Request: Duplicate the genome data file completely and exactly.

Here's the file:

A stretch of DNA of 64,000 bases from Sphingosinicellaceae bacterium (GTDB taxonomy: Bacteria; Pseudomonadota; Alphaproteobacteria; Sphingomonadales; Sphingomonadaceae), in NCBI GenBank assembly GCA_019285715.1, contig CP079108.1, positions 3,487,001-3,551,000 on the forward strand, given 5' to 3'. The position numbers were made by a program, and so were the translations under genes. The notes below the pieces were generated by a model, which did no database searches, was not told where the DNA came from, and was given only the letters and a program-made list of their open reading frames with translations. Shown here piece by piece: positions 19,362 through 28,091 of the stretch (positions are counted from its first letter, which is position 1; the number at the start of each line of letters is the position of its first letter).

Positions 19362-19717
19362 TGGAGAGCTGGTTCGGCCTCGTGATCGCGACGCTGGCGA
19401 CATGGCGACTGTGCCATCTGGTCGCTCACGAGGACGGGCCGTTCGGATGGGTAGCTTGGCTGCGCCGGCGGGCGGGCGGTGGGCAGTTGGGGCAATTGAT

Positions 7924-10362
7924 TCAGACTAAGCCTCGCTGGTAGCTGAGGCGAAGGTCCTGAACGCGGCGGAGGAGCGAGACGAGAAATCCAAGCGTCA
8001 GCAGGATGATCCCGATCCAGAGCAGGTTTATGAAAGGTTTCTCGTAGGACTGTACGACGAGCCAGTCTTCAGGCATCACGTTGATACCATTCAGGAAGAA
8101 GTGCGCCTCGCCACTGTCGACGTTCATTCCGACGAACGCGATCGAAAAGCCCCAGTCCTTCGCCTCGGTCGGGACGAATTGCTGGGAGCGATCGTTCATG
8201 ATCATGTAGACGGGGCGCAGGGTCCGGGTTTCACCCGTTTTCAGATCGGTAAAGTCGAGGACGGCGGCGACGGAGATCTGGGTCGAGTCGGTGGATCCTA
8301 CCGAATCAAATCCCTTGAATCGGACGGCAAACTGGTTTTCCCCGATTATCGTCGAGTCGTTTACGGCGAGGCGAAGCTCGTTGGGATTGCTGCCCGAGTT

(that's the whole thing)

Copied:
A stretch of DNA of 64,000 bases from Sphingosinicellaceae bacterium (GTDB taxonomy: Bacteria; Pseudomonadota; Alphaproteobacteria; Sphingomonadales; Sphingomonadaceae), in NCBI GenBank assembly GCA_019285715.1, contig CP079108.1, positions 3,487,001-3,551,000 on the forward strand, given 5' to 3'. The position numbers were made by a program, and so were the translations under genes. The notes below the pieces were generated by a model, which did no database searches, was not told where the DNA came from, and was given only the letters and a program-made list of their open reading frames with translations. Shown here piece by piece: positions 19,362 through 28,091 of the stretch (positions are counted from its first letter, which is position 1; the number at the start of each line of letters is the position of its first letter).

Positions 19362-19717
19362 TGGAGAGCTGGTTCGGCCTCGTGATCGCGACGCTGGCGA
19401 CATGGCGACTGTGCCATCTGGTCGCTCACGAGGACGGGCCGTTCGGATGGGTAGCTTGGCTGCGCCGGCGGGCGGGCGGTGGGCAGTTGGGGCAATTGAT

Positions 7924-10362
7924 TCAGACTAAGCCTCGCTGGTAGCTGAGGCGAAGGTCCTGAACGCGGCGGAGGAGCGAGACGAGAAATCCAAGCGTCA
8001 GCAGGATGATCCCGATCCAGAGCAGGTTTATGAAAGGTTTCTCGTAGGACTGTACGACGAGCCAGTCTTCAGGCATCACGTTGATACCATTCAGGAAGAA
8101 GTGCGCCTCGCCACTGTCGACGTTCATTCCGACGAACGCGATCGAAAAGCCCCAGTCCTTCGCCTCGGTCGGGACGAATTGCTGGGAGCGATCGTTCATG
8201 ATCATGTAGACGGGGCGCAGGGTCCGGGTTTCACCCGTTTTCAGATCGGTAAAGTCGAGGACGGCGGCGACGGAGATCTGGGTCGAGTCGGTGGATCCTA
8301 CCGAATCAAATCCCTTGAATCGGACGGCAAACTGGTTTTCCCCGATTATCGTCGAGTCGTTTACGGCGAGGCGAAGCTCGTTGGGATTGCTGCCCGAGTT